American English

Definition of extent noun from the Oxford Advanced American Dictionary



    [singular, uncountable]
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  1. 1how large, important, serious, etc. something is It is difficult to assess the full extent of the damage. She was exaggerating the true extent of the problem. I was amazed at the extent of his knowledge.
  2. 2the physical size of an area You can't see the full extent of the beach from here.
  3. Idioms
    to… extent
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    used to show how far something is true or how great an effect it has To a certain extent, we are all responsible for this tragic situation. He had changed to such an extent (= so much) that I no longer recognized him. To some extent, what she argues is true. The pollution of the forest has seriously affected plant life and,to a lesser extent, wildlife. To what extent is this true of all schools? The book discusses the extent to which (= how much) family life has changed over the past 50 years. Language Bankgenerallyways of saying “in general” Women generally earn less than men. Generally speaking, jobs traditionally done by women are paid at a lower rate than those traditionally done by men. In general/By and large, women do not earn as much as men. Certain jobs, like nursing and cleaning, are still mainly carried out by women. Senior management posts are held predominantly by men. Most senior management posts tend to be held by men. Women are, for the most part, still paid less than men. Economic and social factors are, to a large extent, responsible for women being concentrated in low-paid jobs.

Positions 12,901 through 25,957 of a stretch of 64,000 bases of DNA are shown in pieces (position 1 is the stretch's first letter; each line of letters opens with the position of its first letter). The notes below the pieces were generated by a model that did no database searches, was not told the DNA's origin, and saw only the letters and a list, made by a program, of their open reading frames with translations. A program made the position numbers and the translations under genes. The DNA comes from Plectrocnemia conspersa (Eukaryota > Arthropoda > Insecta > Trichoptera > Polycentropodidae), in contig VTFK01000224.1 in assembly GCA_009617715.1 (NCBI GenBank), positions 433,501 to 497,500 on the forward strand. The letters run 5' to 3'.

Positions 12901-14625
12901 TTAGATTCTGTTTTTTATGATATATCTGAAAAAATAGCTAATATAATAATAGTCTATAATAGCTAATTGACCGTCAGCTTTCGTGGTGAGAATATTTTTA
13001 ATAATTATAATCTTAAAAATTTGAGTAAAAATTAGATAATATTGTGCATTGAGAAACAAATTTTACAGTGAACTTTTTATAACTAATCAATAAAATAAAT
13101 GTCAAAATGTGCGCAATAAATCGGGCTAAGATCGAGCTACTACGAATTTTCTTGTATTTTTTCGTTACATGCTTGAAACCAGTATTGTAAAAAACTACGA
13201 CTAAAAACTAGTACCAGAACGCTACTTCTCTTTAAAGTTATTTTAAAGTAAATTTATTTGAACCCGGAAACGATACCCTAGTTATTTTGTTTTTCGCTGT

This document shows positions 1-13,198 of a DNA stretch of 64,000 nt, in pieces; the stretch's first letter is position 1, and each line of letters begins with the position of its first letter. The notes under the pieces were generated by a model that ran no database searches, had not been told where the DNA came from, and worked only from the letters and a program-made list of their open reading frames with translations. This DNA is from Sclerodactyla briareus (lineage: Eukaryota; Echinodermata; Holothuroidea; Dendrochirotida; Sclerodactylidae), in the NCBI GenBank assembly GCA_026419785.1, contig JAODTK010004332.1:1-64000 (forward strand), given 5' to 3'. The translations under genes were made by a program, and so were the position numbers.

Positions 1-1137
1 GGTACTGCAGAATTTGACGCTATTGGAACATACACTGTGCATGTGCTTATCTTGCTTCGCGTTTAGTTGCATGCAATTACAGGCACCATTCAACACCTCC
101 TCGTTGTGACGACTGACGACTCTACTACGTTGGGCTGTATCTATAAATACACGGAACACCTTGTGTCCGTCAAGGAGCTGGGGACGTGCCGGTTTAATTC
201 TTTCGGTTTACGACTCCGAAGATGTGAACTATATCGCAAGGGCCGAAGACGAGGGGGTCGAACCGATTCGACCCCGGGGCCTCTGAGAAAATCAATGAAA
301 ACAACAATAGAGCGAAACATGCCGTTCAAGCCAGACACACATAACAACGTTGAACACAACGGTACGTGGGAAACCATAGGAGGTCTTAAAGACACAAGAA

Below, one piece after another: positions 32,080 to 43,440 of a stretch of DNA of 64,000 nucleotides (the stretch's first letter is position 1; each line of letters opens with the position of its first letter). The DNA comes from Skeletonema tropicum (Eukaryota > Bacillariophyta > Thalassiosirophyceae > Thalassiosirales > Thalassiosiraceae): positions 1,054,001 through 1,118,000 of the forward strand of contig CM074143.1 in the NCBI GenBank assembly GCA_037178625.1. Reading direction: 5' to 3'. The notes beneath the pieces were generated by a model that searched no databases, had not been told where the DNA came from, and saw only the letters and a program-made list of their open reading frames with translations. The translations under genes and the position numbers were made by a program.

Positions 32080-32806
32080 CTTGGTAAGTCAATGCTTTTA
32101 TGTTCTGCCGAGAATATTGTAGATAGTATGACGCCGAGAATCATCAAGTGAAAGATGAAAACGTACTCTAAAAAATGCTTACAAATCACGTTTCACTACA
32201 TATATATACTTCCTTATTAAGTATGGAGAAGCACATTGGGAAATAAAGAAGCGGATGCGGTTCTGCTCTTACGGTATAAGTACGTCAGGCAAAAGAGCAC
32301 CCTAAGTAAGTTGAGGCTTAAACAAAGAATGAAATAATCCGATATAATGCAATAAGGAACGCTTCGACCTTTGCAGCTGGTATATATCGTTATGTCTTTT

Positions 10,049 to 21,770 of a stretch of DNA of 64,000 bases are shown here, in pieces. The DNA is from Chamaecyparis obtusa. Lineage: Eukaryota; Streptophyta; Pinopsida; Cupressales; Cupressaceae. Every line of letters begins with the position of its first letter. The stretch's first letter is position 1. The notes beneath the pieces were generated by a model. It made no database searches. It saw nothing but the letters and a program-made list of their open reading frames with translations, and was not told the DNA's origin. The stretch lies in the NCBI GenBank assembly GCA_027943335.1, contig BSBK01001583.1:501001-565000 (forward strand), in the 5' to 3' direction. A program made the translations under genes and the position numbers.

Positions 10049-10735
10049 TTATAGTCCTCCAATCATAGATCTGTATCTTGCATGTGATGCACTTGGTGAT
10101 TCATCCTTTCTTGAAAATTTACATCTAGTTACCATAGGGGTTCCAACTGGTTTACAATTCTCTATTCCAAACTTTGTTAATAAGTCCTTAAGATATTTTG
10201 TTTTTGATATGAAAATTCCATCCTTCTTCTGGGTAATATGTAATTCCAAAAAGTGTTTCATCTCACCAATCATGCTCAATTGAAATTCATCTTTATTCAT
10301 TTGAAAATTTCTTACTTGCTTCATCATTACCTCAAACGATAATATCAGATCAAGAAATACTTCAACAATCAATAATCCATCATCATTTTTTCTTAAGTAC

See the Oxford Advanced Learner's Dictionary entry: extent